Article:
My daughter-in-law endured the polar vortex that hit the Eastern half of the United States last week. She wrote, “Public service announcement: 37+ weeks pregnant with a head cold and two small sick kids is no fun. I do not recommend it. Today I am grateful for PBS kid shows, giant boxes of tissues, soft blankets, and easy slow cooker meals.” She also survived by finding humor in the situation. She shared a hilarious Sunny Street cartoon panel featuring a very cold pregnant woman whose water broke and turned immediately into ice cubes.
If you like making greeting cards, you could make a snowflake card using an early iteration of Koch’s snowflake. If you completed a few more iterations, you would discover that this snowflake is a lovely six-sided shape that happens to have a finite area, but an infinite perimeter. Here are the directions: http://renegadegeek.wordpress.com/2013/12/31/koch-snowflake-card/
If none of these tips or diversions help you solve or forget your snow problem, I have one more thing for you to try as a last resort:
I am absolutely amazed at how much more snow the Northern Hemisphere gets compared to the Southern Hemisphere during their respective winters. So as a last resort, maybe it is time to move.
I like this animation showing where it snows on earth each month of the year.
If you stay where you are, you may take comfort in knowing there are places that have much more snow. Check out the Top 12 Biggest Snowfall Events in Recorded History!
Twitter informs us that Alaska can deal with a lot of snow with some unusual snowplows:
Factors of 24:
- 24 is a composite number.
- Prime factorization: 24 = 2 x 2 x 2 x 3, which can be written 24 = 2³ x 3
- The exponents in the prime factorization are 3 and 1. Adding one to each and multiplying we get (3 + 1)(1 + 1) = 4 x 2 = 8. Therefore 24 has exactly 8 factors.
- Factors of 24: 1, 2, 3, 4, 6, 8, 12, 24
- Factor pairs: 24 = 1 x 24, 2 x 12, 3 x 8, or 4 x 6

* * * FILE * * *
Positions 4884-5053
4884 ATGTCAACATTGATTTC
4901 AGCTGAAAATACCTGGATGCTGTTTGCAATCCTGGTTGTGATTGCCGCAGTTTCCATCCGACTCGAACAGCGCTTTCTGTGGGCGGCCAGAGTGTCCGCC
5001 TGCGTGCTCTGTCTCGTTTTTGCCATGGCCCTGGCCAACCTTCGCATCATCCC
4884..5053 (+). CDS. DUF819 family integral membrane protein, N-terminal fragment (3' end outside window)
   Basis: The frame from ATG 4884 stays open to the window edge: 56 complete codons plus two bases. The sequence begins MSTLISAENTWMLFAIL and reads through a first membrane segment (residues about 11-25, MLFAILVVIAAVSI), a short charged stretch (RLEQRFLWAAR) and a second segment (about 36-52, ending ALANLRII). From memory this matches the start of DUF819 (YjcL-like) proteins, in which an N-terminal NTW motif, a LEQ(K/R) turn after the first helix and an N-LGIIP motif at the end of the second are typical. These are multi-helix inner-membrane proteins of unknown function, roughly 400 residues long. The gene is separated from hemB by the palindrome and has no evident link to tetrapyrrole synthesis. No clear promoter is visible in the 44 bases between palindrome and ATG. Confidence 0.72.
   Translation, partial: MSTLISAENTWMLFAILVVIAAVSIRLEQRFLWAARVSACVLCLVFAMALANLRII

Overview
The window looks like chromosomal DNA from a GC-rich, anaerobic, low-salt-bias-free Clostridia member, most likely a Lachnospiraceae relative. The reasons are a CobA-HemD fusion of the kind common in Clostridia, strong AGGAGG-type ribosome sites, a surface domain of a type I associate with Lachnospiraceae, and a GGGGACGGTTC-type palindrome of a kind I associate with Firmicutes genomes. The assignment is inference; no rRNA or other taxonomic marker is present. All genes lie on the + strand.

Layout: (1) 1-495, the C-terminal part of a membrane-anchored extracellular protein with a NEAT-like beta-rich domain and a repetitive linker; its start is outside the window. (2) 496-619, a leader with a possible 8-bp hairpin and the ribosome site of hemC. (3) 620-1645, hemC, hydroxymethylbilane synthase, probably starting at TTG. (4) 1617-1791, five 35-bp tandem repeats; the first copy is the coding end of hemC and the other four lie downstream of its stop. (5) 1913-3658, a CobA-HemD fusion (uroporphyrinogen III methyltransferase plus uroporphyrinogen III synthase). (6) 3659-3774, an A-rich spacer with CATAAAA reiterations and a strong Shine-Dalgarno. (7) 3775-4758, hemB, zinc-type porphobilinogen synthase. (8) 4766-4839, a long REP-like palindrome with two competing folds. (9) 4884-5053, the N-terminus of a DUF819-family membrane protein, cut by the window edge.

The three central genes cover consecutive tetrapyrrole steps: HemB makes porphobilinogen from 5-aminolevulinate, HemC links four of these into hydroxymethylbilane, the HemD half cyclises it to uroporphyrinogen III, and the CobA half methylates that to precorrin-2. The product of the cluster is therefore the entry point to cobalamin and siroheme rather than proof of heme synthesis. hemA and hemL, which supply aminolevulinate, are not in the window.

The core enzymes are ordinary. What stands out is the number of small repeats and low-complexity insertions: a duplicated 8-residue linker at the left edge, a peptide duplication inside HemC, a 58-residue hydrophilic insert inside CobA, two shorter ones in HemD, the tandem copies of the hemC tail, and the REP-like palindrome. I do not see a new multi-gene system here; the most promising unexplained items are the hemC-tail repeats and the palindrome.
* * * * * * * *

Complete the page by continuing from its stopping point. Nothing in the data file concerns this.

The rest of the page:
- Taking the factor pair with the largest square number factor, we get √24 = (√4)(√6) = 2√6 ≈ 4.898979.
6 has two factor pairs. One of those factor pairs adds up to 5, and the another one subtracts to 5. Those factor pairs are what you need to solve the first puzzle.
24 has four factor pairs. One of those factor pairs adds up to 10, and another one subtracts to 10. If you know what those factor pairs are, then you can solve the second puzzle.
The second puzzle is really just the first puzzle in disguise. Why would I say that?
More About the Number 24:
There are 4 counting numbers less than √24. Did you notice that all 4 of those numbers less than √24 are in 24’s factor pairs? OEIS.org informs us that 24 is the LARGEST number that can make that claim.
Another fact: 4! = 1 × 2 × 3 × 4 = 24.
But that’s not all! 24 is a repdigit palindrome in 4 bases!
- 44 BASE 5 because 4(5) + 4(1) = 24.
- 33 BASE 7 because 3(7) + 3(1) = 24.
- 22 BASE 11 because 2(11) + 2(1) = 24.
- 11 BASE 23 because 1(23) + 1(1) = 24.
24 is also the sum of consecutive prime numbers: 11 + 13 = 24.
24 is divisible by the sum of its digits and by the product of its digits. So too is 112. Is there a four-digit number with this property? A five-digit one? In general, for each count of digits, is there a number double divisible in this way? pic.twitter.com/PkruSSvx9K
— James Tanton (@jamestanton) March 21, 2021
When 24 is a clue in the FIND THE FACTORS 1-10 Puzzles, the factors will be either 3 × 8 or 4 × 6. When 24 is a clue in the FIND THE FACTORS 1 -12 puzzles, the factors could be 2 × 12, 3 × 8, or 4 × 6. In each case, only one set of factors will be used for each clue in any particular puzzle.